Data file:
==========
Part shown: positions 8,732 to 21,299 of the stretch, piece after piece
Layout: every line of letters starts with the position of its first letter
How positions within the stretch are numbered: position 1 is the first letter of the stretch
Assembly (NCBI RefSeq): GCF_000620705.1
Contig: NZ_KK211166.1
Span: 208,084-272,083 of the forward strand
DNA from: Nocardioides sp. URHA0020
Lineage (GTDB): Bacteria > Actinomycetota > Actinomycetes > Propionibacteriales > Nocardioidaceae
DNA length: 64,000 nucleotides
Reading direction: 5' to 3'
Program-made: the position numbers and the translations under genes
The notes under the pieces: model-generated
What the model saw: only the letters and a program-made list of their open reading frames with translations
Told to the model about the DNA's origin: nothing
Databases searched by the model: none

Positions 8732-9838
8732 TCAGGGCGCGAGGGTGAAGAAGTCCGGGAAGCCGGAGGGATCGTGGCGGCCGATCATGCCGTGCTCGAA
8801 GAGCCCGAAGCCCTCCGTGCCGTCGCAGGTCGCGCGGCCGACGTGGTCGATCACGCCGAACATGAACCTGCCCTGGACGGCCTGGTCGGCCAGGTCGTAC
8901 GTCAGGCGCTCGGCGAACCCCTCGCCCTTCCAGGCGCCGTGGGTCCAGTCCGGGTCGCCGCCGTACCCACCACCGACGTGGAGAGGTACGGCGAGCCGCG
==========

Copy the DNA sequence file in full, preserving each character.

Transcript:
Part shown: positions 8,732 to 21,299 of the stretch, piece after piece
Layout: every line of letters starts with the position of its first letter
How positions within the stretch are numbered: position 1 is the first letter of the stretch
Assembly (NCBI RefSeq): GCF_000620705.1
Contig: NZ_KK211166.1
Span: 208,084-272,083 of the forward strand
DNA from: Nocardioides sp. URHA0020
Lineage (GTDB): Bacteria > Actinomycetota > Actinomycetes > Propionibacteriales > Nocardioidaceae
DNA length: 64,000 nucleotides
Reading direction: 5' to 3'
Program-made: the position numbers and the translations under genes
The notes under the pieces: model-generated
What the model saw: only the letters and a program-made list of their open reading frames with translations
Told to the model about the DNA's origin: nothing
Databases searched by the model: none

Positions 8732-9838
8732 TCAGGGCGCGAGGGTGAAGAAGTCCGGGAAGCCGGAGGGATCGTGGCGGCCGATCATGCCGTGCTCGAA
8801 GAGCCCGAAGCCCTCCGTGCCGTCGCAGGTCGCGCGGCCGACGTGGTCGATCACGCCGAACATGAACCTGCCCTGGACGGCCTGGTCGGCCAGGTCGTAC
8901 GTCAGGCGCTCGGCGAACCCCTCGCCCTTCCAGGCGCCGTGGGTCCAGTCCGGGTCGCCGCCGTACCCACCACCGACGTGGAGAGGTACGGCGAGCCGCG